Over the last couple of years, the online classified ad brands have attempted the following strategies: urging consumers to place ads to sell things quicker, promoting the download and use of the mobile app to post ads, highlighting the likely monetary gains of selling things and reminding consumers of the kind of objects which could be. The advertising has varied from the direct (also bland, boring) ‘place an ad and watch potential buyers line up in droves’ to the interesting (those ads featuring Kapil Sharma). The focus has been on the potential seller – addressing him directly.
In this context, the latest OLX campaign is refreshing because the advertising message shifts focus from the seller to the buyer. The buyer is only a conduit as the end message is directed at the seller – giving him the feeling that ‘there is a buyer for everything out there’. The strategy is spot on because this – ‘there is a buyer for everything out there’ is a bigger motivator than simply saying ‘put an ad and watch your items for sale disappear’. The humorous creative execution strikes a chord too.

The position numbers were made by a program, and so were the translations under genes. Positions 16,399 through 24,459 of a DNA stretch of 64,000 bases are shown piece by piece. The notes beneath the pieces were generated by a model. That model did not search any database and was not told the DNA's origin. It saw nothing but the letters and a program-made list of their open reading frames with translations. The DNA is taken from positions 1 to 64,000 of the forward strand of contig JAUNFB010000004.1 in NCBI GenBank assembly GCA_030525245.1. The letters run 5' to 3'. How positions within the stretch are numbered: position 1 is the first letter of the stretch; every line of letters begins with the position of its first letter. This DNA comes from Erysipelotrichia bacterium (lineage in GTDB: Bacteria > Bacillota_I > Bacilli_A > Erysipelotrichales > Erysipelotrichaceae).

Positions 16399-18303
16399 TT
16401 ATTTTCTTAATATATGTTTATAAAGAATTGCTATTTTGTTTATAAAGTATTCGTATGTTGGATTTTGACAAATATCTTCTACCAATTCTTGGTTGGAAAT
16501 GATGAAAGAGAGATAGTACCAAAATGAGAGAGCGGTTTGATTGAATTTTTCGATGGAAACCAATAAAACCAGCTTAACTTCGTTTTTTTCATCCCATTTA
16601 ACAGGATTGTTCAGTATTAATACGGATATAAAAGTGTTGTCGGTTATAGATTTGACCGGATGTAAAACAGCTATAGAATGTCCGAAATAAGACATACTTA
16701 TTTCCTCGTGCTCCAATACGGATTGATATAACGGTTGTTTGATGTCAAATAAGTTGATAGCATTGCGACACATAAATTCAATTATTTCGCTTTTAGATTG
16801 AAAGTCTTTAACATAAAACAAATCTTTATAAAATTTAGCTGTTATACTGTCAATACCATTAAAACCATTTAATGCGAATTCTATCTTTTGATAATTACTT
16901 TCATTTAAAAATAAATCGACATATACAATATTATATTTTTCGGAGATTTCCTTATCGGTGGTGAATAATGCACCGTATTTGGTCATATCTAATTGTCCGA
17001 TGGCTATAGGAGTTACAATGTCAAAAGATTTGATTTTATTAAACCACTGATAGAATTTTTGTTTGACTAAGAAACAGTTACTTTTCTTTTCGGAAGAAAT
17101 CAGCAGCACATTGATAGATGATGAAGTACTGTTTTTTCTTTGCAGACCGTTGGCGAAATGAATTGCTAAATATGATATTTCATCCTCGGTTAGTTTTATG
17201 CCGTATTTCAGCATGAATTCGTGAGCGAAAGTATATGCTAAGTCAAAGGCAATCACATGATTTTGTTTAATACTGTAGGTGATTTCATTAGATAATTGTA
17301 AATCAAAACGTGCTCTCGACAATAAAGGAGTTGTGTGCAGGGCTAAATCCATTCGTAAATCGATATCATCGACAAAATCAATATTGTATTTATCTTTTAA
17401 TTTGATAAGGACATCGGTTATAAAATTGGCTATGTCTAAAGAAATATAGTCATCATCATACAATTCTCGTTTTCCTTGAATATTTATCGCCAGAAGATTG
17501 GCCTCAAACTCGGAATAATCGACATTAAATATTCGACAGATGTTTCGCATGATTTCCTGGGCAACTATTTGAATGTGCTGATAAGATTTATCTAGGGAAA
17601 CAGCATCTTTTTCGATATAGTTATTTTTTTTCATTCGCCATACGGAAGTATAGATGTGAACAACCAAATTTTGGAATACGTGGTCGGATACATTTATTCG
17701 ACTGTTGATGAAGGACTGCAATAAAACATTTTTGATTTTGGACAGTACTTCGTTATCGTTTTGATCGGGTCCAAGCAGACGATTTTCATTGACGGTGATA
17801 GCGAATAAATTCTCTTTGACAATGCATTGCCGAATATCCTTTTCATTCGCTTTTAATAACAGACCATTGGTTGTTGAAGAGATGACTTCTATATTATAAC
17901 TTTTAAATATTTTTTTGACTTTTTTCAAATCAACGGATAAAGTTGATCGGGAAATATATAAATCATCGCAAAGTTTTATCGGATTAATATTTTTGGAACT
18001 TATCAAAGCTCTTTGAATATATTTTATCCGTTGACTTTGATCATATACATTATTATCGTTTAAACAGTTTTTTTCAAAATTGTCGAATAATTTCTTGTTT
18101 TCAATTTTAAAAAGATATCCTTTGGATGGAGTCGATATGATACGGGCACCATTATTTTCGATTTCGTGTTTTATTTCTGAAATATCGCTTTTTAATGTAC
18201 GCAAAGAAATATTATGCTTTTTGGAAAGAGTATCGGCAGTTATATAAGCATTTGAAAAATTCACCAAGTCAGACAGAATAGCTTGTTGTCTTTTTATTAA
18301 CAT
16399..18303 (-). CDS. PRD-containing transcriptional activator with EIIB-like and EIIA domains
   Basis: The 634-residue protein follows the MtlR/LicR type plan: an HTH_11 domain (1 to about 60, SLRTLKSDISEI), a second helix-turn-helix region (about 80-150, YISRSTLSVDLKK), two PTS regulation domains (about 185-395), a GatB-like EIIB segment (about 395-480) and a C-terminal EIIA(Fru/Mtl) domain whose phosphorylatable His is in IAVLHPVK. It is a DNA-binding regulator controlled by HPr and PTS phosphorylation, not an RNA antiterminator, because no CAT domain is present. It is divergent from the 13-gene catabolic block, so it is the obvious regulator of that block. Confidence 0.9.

Agency: Lowe Lintas
The only grouse I had is the use of hashtags like #patiparmeshwarNOT and #SushilBaccha. In my view, it is a half-hearted, ticking the box approach. The reason: the hashtags are unlikely to get Twitter users engaged in terms of contributing tweets or getting the hashtag to trend. The ads are created for TV and not created specifically for YouTube with strong Twitter integration, like Wendy’s #PretzelLoveSongs.
My views on Twitter hashtags & advertising:
Your views on the OLX ads and hashtags? Do comment in.